Never Rebalance & Rarely TrimThe Acquirer's Multiple
During his recent interview with Tobias, Andrew Wellington, Co-Founder and Managing Partner at Lyrical Asset Management discussed Never Rebalance & Rarely Trim. Here’s an excerpt from the interview:
Never Rebalance & Rarely Trim
Tobias: Okay, that makes sense. You’ve got a position in the portfolio, it grows pretty rapidly relative to the rest of the portfolio. How do you handle that? Do you trim them back? I saw that in one of your notes, there was no rebalancing?
Andrew: Correct. We don’t rebalance. It’s because the data tells us not to. Right now, the data says not to, but it’s by a small margin, what we find is– we don’t rebalance, but we can test, what would our returns be if we did monthly rebalancing because we know all the stocks. We’re just changing the weights. Well, what if we did semiannual rebalancing? Or what if we did annual rebalancing? We tested all those. What we basically find out is, our returns end up the same. Within a very small range. Now from year to year, we’ve been around for 12 years or so. From year to year, some years rebalancing our returns would be one or two points higher, some years one or two points lower. Over 12 years, it’s almost entirely canceled itself out. Except the best scenario of all those by a small margin is the don’t rebalance at all.
Tobias: You don’t get taxed to, if you do that.
Andrew: Rebalancing has a lot of negatives when you do it. You incur trading costs, you have the potential for trading errors, it’s less tax efficient. There should be some provable positive that you are going after to offset all those negatives. I would say the data clearly shows that for us, at least, I don’t know about every strategy, but for our strategy, the data shows there’s no return benefit from rebalancing. Now some of that has to do with what we’re dealing with. We have a mostly equal-weighted portfolio of 33 stocks. When everything starts at around three, if it gets really big, what is it? Five? We’re not talking about–
Andrew: Well, let’s say it got doubled in size, it got to six. Now trimming something from six to three sounds like a big deal, doesn’t it? On the day you trim from six to three, 97% of your portfolio doesn’t change. How much is it going to really impact the returns. I think that’s why the data comes out he way it does is, when you look at this rebalancing, you really– it looks like you’re moving around a lot at the position level, but at the portfolio level, it just doesn’t add up to enough of the portfolio to really make a difference in returns. We choose not to do it.
Now, if something gets to be 10%, then we get nervous. We get nervous when you get to two digits of position weight. If it gets to 10, we trim it to 9. It goes up more and gets to 10, we’ll trim it back to 9. We just found through the numbers, I know philosophically, in a way it doesn’t make sense. Wait a minute, you had it at 5% when it was $10 a share, now it’s $20 a share, and it is bigger. Why do you own more of it when it’s less cheap? I don’t have an answer for that. Other than the data says it doesn’t change my returns. This is something we could very easily quantify and test. Let’s not waste time on all this rebalancing, let’s focus on getting as many of these 33 stocks right as possible.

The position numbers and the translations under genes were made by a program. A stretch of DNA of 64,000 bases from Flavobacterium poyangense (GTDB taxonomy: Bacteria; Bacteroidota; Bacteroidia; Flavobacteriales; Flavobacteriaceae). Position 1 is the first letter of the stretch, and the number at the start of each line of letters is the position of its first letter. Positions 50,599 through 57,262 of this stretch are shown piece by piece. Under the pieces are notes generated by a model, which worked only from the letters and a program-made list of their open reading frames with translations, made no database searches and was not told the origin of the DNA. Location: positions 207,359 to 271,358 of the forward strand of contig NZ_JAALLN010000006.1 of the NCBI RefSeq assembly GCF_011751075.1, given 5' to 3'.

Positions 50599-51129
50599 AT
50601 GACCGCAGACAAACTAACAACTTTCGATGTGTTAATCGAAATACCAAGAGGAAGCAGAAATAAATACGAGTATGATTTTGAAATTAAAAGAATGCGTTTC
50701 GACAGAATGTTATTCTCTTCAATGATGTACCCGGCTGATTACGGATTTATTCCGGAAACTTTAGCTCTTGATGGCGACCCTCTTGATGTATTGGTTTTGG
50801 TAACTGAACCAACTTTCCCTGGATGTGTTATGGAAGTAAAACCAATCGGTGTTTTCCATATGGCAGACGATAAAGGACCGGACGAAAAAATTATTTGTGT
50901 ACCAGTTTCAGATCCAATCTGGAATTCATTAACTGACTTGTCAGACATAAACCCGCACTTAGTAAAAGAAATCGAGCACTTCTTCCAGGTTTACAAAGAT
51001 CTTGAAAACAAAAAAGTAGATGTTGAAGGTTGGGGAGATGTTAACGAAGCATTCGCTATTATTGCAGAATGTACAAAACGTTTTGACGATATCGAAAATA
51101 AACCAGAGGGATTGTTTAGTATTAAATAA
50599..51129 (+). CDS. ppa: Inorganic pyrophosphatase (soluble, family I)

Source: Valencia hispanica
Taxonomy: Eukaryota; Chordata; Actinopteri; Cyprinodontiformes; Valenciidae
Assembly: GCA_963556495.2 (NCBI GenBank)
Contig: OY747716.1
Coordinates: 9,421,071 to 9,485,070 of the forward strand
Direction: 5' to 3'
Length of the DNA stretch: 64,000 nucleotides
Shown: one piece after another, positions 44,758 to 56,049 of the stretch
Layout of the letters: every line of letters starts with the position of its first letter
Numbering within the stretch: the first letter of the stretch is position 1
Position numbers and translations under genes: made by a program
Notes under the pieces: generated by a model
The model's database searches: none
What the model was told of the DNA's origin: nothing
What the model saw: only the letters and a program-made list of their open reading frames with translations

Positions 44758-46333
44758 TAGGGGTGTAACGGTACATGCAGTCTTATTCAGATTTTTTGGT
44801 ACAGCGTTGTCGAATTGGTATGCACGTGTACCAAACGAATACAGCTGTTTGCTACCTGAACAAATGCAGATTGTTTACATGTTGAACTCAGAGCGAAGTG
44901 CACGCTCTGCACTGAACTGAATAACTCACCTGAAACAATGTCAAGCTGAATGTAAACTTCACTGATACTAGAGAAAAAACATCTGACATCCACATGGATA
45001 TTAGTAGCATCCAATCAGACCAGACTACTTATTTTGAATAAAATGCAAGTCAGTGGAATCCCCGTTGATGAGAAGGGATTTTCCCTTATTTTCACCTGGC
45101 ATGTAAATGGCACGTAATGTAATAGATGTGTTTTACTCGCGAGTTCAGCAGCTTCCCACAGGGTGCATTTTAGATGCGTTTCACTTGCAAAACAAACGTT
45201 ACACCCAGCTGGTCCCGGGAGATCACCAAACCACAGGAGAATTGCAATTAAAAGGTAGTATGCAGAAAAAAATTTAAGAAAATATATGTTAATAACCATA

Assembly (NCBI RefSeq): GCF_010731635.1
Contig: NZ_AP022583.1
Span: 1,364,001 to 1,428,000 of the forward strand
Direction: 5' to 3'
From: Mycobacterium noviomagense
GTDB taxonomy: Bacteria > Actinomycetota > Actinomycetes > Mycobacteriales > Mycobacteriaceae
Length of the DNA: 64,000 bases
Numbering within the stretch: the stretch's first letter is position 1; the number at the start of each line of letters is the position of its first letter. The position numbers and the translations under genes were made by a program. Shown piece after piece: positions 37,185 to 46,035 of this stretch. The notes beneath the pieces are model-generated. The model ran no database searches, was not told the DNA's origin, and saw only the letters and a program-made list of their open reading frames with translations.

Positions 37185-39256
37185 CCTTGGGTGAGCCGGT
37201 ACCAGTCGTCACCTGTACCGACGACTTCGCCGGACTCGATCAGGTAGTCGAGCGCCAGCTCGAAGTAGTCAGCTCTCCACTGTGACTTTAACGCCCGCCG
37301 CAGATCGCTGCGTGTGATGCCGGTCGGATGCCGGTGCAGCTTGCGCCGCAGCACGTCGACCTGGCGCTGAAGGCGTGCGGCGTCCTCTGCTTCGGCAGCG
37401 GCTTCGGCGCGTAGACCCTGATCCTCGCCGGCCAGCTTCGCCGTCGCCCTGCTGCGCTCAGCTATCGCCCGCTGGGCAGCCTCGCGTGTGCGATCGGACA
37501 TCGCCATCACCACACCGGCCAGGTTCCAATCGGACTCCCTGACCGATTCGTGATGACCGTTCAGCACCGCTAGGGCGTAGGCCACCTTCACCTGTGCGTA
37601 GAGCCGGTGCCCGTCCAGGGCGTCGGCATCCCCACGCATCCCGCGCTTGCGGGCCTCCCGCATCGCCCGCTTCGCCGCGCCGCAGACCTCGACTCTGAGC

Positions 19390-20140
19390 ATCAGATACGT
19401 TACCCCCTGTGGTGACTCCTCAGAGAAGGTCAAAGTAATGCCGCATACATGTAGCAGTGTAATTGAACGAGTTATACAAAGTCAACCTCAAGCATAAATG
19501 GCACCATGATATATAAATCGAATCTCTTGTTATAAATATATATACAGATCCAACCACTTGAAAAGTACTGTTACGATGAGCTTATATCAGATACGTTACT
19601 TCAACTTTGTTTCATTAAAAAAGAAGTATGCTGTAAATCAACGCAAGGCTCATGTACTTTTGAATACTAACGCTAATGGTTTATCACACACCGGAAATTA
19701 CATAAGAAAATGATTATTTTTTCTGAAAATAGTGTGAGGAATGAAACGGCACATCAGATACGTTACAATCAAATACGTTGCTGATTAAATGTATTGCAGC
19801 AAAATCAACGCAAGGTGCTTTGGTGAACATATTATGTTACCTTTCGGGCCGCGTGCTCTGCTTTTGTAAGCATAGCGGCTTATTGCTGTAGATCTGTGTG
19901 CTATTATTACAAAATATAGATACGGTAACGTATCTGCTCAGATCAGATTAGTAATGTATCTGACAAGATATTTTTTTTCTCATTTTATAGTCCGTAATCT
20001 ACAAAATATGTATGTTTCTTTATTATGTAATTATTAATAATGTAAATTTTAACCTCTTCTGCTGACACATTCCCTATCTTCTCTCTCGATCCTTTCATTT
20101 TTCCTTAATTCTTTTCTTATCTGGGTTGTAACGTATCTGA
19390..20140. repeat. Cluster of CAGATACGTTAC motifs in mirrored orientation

Tobias: What about the opposite scenario where something goes against you, will you keep on buying to bring it up to equal one?
Andrew: We don’t trim things when they go up, and we don’t buy more when they go down. One, we get the best test of that because that is what rebalancing is just in a systematic way. Every time something goes down, you buy more, and every time it goes up, you trim it, that’s rebalancing. There are stocks in the past, we would have done better if we bought more, and there are stocks in the past if we bought more, we would have done worse. The rebalancing analysis shows that if we do this long enough, it’s going to end up with probably no difference at all. It also just, again, makes the job of being a decision-maker easier. We have one decision to make, in or out. Waiting is off the table and we just focus on– Do we still think this is one of the 33 best stocks we can own or not? If it is, it stays in.
When I was at Neuberger, I used to trade around my positions all the time. I’d look at my sheets every morning, and I’d say, “Oh, this one’s only two and a half. Maybe I’ll make that three.” Then I put in the order, and then I’d be watching the stock all day to see how did I do, did I buy it the low of the day? Then, I’d be tracking it for the next few weeks, like was it good to add there? When I did all this analysis, to see how much of a difference this stuff made, and found it made no difference at all, or actually probably was a slight negative. I took it out of the process and then what I found is, it was about lunchtime, and I was done with all my work for the day.
Andrew: Because I wasn’t wasting all this time thinking about trading, thinking about the order, tracking it. It’s a huge distraction. It just makes us– You don’t realize it, I didn’t realize it at the time how– if I estimated how much time it took my mind, I would have grossly underestimated it. It was only till I took it out of the process that I saw how much time it freed up. That’s time we now have to focus on just making sure the stocks we own are the right stocks to own, look for new investments and focus on the more important things
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